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Wave interference, finding amplitude in certain situations

  1. Sep 8, 2007 #1
    1. The problem statement, all variables and given/known data

    Two loudspeakers emit sound waves of the same frequency along the x-axis. The amplitude of each wave is a. The sound intensity is minimum when speaker 2 is 10 cm behind speaker 1. The intensity increases as speaker 2a is moved forward and first reaches maximum, with amplitude 2 a, when it is 30 cm in front of speaker 1.

    What is the amplitude of the sound if the speakers are placed side by side?

    2. Relevant equations

    ΔΦ = 2π[(Δx)/λ] = 2mπ , m = 0,1,2,3......

    3. The attempt at a solution

    I found the following:

    λ = 80cm
    Phase difference = ¾π (0.75π) =~ 2.36radians

    I tried drawing it but I am not getting the correct answer, and I don't know what to do...
     
  2. jcsd
  3. Sep 8, 2007 #2

    learningphysics

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    You have the amplitude... so try to write the wave equation for the two waves... Use the equation:

    y = A cos (kx) for speaker 1

    y = A cos (kx + phi) for speaker 2

    you know k = 2pi/wavelength. you know A = 80. Try to use the fact that when speaker two is moved 30m in front of speaker 1, then there is constructive interference... hint a motion of 30m, is a shift in the positive x direction.

    Once you know the equations for both waves, add them and find the amplitude for the sum.
     
  4. Nov 24, 2007 #3
    Excuse me but why would A= 80?
     
  5. Nov 24, 2007 #4
    wouldnt x =80
     
  6. Nov 25, 2007 #5

    learningphysics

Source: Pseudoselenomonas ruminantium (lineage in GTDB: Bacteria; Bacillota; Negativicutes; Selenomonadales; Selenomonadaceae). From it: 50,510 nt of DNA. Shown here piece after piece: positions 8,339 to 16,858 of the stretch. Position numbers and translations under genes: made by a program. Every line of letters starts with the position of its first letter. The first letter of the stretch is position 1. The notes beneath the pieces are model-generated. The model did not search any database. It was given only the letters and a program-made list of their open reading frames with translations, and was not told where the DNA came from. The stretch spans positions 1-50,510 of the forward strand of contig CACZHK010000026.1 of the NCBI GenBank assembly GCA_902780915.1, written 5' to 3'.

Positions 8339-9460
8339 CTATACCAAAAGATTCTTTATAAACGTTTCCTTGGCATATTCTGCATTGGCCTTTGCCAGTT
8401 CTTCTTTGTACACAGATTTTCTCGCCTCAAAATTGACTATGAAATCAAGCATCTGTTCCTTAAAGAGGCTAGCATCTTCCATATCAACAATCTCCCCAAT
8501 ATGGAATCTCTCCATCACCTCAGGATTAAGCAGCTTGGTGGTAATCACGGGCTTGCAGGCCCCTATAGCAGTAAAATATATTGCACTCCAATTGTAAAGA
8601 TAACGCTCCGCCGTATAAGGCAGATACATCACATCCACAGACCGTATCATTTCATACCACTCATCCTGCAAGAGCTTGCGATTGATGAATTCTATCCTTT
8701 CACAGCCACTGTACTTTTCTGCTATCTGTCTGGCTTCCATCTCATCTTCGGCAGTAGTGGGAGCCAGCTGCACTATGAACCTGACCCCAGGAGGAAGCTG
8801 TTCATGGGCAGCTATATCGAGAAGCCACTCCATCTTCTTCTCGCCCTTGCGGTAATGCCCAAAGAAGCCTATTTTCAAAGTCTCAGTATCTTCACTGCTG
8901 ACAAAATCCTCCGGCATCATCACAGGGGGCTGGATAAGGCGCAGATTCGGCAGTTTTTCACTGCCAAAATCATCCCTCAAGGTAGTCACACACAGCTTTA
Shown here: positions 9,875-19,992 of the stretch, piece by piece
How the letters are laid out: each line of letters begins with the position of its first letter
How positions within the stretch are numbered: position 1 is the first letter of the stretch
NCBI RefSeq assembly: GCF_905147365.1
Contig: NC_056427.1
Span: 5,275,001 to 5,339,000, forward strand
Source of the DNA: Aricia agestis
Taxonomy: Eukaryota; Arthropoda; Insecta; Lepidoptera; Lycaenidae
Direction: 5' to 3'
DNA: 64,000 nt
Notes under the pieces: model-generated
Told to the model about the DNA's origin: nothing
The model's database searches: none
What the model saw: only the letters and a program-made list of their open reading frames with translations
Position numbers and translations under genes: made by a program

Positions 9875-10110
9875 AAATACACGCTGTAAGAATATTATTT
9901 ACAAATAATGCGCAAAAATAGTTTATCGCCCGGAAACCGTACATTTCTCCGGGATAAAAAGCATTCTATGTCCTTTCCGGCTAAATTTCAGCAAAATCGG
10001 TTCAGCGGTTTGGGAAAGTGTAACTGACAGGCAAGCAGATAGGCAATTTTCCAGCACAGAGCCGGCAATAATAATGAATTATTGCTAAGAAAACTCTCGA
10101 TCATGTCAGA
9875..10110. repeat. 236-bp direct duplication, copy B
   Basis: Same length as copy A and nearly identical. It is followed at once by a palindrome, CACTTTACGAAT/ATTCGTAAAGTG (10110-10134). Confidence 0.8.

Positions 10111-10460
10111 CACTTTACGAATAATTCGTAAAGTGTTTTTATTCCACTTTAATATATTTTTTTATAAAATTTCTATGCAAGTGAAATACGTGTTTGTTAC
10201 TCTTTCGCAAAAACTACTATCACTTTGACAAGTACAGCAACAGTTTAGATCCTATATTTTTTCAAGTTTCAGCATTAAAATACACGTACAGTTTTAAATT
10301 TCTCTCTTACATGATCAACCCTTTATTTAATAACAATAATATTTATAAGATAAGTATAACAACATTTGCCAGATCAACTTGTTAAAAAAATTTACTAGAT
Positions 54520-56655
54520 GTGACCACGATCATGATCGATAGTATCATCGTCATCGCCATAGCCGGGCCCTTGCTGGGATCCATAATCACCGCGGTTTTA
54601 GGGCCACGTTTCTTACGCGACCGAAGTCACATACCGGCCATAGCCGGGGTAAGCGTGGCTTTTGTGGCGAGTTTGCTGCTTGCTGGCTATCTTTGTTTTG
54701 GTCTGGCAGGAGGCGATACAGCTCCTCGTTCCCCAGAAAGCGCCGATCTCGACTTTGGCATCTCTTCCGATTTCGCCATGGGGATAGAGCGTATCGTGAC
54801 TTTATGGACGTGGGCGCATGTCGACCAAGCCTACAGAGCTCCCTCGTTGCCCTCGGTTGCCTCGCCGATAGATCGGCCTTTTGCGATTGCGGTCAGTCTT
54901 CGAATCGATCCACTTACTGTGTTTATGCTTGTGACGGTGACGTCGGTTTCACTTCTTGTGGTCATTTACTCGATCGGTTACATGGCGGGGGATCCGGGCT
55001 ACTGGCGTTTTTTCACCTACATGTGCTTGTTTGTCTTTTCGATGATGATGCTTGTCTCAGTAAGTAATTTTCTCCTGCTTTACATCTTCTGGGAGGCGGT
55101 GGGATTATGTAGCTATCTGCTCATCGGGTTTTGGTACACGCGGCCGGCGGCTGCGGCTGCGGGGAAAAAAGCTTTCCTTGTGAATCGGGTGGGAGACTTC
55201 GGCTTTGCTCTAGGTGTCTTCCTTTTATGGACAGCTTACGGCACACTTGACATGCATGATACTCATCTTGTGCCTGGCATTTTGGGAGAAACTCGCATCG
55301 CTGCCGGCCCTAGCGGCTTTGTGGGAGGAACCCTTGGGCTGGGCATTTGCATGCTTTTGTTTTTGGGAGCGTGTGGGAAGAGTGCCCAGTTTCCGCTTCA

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    I'm sorry. A is not 80... amplitude is unknown variable a. I should have written wavelength is 80cm.

    I'm getting a phase difference of -0.7854 radians

    Using these and adding

    y = a cos (kx) to

    y = a cos (kx + phi)

    where phi = -0.7854 and k = 2pi/0.80 = 7.854

    you can get the amplitude of the sum in terms of a... you can either use trig identites to get the amplitude of the sum... or use phasors...
     
    Last edited: Nov 25, 2007
  7. Nov 25, 2007 #6
    what about x?

    y = a cos ( (2pi/.80)(0)

    +

    y = a cos ( (2pi/.80)(0.30) -0.7854)

    is that correct?
     
    Last edited: Nov 25, 2007
  8. Nov 25, 2007 #7

    learningphysics

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    No. don't substitute in an x.

    2pi/.80 = 7.854

    You need the function:

    y = acos(7.854x) + acos(7.854x - 0.7854)

    don't substitute in an x... you need to find the amplitude of this function... you can write this sum of two cosines as a single cosine...

    try to use this identity. cosA + cosB = 2*(cos[(A+B)/2])*(cos[(A-B)/2]), where A = 7.854x and B = 7.854x - 0.7854

    you should get something of the form:
    y = (unknownamplitude)*cos(7.854x + unknownphase)
     
  9. Jan 28, 2008 #8
    What is The amplitude of the sound if the speakers are placed side by side?

    A = 2*a*cos([tex]\Delta\Phi[/tex]/ 2)

    The amplitude has its max value A=2a if cos([tex]\Delta\Phi[/tex]/2) = +/- 1.
    This is not the case so take a out.

    2*cos([tex]\Delta\Phi[/tex]/2)=.765

    Something a friend told me that's a little clearer to me and perhaps others.
     
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